As technology moves from the periphery of the classroom to the center, one of the vital challenges facing architects who design schools is to create learning environments that recognize the key role of tech without losing touch with the human needs of students. The complexity of this challenge increases with grade levels, but the need for enabling surroundings begins from the first day a child enters preschool or kindergarten.
In the end, however profoundly the digital information age has changed the extent to which students can project themselves out into a vast new universe of learning, they are real people, not avatars, studying in real buildings with real physical and psychological needs.
Since 2000, DesignShare, an architecturally based facilitator of ideas and resources on innovation in schools, has asked a panel of experts for the best in school design. After an extensive search, the organization awards prizes for school construction and renovation that represent the best thinking in a field as crucial to the future as any in all of architecture.
The common theme of the three schools presented here -- each a DesignShare honor or merit winner for 2007 -- according to Tiffany Green, the organization's communications director, is that they meet the needs of students now and into the future, taking into account the environmental psychology of learning for a generation of learners who are wildly visual and technologically savvy on one extreme and on the other may be bored and underachieving.
On this and the following pages, Edutopia presents three of the schools DesignShare recognized for design excellence: The innovative Yuyu-no-mori nursery school, in Yokohama City, Japan, with its playful, child-centered emphasis; the Denver School of Science and Technology, with its exceptional information-age aura of the expansiveness of digital power; and Polaris, a K-12 school in Anchorage, Alaska, that combines architectural openness with reassuring intimacy. These schools are prime examples of the best in twenty-first-century design. Each, in its own way, stands for the ideal of architecture that focuses on the DesignShare virtues of "transparency, personal development, lifelong learning, and the influence of the built environment as a motivator."
Yuyu-no-mori Nursery School and Day Nursery
Design Team: Environmental Design Institute
Ages: 2-5 years old, 260 students
DesignShare calls this school and day care center "a superb example of a facility designed to support active, play-based learning, one that gets young bodies moving." Such elements as the big net in the commons area encourage large-muscle activity and kinesthetic stimulation, part of what the school calls a "circular play system" that contains diverse activities.
Yuyu-no-mori, one of thirty-six combined nursery school and day care schools in Japan, provides an environment for the prevailing child-centered philosophy and an atmosphere that stimulates children's emotions as well as fostering close engagement between children and teachers. The importance of play, and the emphasis on a relatively unstructured approach to activities that the net symbolizes, is an important innovation in Japan, where later education tends to be test driven and consequently stressful. In that sense, Yuyu-no-mori literally provides a safety net for the future.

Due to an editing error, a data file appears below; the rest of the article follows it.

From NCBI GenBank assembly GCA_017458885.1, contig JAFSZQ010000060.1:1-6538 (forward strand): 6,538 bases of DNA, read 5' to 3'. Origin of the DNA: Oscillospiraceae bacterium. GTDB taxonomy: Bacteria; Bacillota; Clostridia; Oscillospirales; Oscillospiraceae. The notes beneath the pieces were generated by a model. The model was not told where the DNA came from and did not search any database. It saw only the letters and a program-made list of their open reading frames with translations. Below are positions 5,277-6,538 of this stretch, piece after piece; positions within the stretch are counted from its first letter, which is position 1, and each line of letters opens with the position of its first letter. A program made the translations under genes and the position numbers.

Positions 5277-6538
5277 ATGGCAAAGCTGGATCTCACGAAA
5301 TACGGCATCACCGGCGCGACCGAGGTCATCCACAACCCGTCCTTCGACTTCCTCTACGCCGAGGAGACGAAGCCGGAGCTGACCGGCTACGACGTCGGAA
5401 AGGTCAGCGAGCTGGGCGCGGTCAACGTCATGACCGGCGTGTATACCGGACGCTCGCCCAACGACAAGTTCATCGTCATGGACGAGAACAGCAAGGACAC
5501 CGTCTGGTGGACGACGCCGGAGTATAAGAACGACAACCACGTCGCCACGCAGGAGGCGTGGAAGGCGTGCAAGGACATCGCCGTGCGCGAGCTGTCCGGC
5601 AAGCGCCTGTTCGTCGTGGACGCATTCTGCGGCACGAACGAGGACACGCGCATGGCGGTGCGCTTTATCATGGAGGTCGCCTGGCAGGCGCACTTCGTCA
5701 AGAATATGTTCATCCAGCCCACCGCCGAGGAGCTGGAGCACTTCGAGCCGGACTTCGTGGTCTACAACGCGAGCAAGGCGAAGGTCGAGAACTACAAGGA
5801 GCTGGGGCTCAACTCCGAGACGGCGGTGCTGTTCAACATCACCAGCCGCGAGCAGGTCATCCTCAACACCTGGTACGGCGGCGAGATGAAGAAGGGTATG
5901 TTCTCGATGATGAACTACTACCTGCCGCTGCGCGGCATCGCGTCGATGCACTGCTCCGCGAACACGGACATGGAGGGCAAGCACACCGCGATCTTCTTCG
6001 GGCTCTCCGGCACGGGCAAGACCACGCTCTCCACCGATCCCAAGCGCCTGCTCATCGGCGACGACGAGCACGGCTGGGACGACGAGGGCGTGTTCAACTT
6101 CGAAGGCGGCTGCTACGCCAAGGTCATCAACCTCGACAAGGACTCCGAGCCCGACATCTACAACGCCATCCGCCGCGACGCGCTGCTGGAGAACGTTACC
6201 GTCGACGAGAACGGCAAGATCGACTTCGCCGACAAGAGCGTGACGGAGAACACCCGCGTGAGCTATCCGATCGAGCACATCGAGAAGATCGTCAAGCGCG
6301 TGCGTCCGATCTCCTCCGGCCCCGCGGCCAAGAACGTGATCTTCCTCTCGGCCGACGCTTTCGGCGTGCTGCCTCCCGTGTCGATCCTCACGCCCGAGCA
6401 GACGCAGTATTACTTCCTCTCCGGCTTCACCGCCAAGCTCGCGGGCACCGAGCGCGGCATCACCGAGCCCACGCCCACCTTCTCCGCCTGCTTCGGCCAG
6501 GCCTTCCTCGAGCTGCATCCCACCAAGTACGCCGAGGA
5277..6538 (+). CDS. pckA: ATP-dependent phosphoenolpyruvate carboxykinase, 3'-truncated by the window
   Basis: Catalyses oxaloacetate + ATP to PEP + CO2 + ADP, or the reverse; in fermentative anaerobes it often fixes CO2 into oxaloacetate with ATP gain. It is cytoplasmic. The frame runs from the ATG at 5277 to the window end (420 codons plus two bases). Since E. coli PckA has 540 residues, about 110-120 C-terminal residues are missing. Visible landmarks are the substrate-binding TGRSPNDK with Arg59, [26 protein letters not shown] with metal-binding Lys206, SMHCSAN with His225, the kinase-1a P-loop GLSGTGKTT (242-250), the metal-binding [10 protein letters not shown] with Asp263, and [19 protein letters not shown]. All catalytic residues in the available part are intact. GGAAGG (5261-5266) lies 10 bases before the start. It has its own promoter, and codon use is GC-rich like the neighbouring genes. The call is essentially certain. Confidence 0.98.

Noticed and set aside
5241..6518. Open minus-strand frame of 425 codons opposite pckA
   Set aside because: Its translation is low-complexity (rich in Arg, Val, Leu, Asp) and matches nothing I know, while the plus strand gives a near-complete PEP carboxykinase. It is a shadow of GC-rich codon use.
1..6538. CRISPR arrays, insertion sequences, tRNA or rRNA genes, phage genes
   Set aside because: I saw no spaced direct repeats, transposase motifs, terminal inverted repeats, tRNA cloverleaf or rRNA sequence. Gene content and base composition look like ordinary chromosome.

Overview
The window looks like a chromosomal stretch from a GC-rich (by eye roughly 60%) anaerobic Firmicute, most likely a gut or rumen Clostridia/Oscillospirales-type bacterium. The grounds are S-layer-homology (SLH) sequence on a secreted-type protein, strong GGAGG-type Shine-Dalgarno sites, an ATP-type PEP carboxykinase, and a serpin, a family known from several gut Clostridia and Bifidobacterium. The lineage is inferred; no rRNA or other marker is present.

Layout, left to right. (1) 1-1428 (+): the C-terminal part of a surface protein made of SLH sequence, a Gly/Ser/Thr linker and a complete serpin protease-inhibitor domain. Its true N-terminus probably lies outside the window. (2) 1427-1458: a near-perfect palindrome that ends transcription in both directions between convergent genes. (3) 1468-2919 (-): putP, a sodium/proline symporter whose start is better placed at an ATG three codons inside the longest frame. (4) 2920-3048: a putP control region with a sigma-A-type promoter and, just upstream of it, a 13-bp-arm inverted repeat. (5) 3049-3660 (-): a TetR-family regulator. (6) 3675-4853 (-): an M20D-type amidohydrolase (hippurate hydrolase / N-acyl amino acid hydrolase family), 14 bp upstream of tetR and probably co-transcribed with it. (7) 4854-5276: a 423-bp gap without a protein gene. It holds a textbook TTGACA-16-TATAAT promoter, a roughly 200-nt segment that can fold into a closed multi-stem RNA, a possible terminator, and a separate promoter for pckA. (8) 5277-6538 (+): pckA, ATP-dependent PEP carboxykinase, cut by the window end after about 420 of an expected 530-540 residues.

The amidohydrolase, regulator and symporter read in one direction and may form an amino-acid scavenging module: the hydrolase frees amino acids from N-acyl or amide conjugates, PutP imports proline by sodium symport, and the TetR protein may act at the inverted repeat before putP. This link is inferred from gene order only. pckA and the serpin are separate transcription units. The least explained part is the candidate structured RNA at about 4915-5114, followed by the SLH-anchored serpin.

Facing a tight budget, the administrators of this alternative learning facility took an imaginative leap and acquired a two-screen movie theater in a former wetlands area near a freeway and an industrial zone. Following an initial renovation of the existing building's unusual interior shapes, the school embarked on an addition that included a gymnasium, a library, new classrooms, and an impressive double-height lobby.
Recognizing Alaska's cultural traditions, the architects included what the school calls a ceremonial hearth, giving the learning community a central gathering place for celebrations and meetings. In addition, with the state's special conditions in mind, most classrooms were placed to make the best use of solar exposure, even on the very short days of the far northern winter. The school is built around the concepts of self-direction and student-to-student learning, and the architects took advantage of the original design, a purpose-built structure intended for an entirely different purpose, to give Polaris a feeling of uniqueness, surprise, and flexibility.
Because the school includes a wide range of ages and thirteen grade levels, primary and intermediate classrooms are organized in threes, creating shared alcoves for small groups to meet and what DesignShare calls "a place for each small learning group to express itself." Student ownership of their space began with sweat equity during the renovation process, and continues with high-energy student murals both inside and outside the building. A system of replaceable interior wall panels lets the art change and evolve from one part of the building to another. The DesignShare judges lauded the "rich variety of spaces -- soft and hard, open and niche-like, colorful and neutral, bright and quietly calm."
This charter school, founded with a grant from the Bill & Melinda Gates Foundation, was built as part of a walking community on the site of the old Stapleton Air field and is dedicated to increasing the number of underrepresented students who succeed in the sciences and mathematics. Its enrollment -- 40 percent low-income students, 45 percent female -- reflects that philosophy. And its architecture -- a blend of modern industrial design, materials, and ubiquitous wireless technology with moveable partitions, mobile furniture, and a softer, more tactile approach -- reflects both digital and hands-on learning. Though teachers and students are given the full power of technology, the judges point out that the senses are touched by the contrast between hard and soft elements.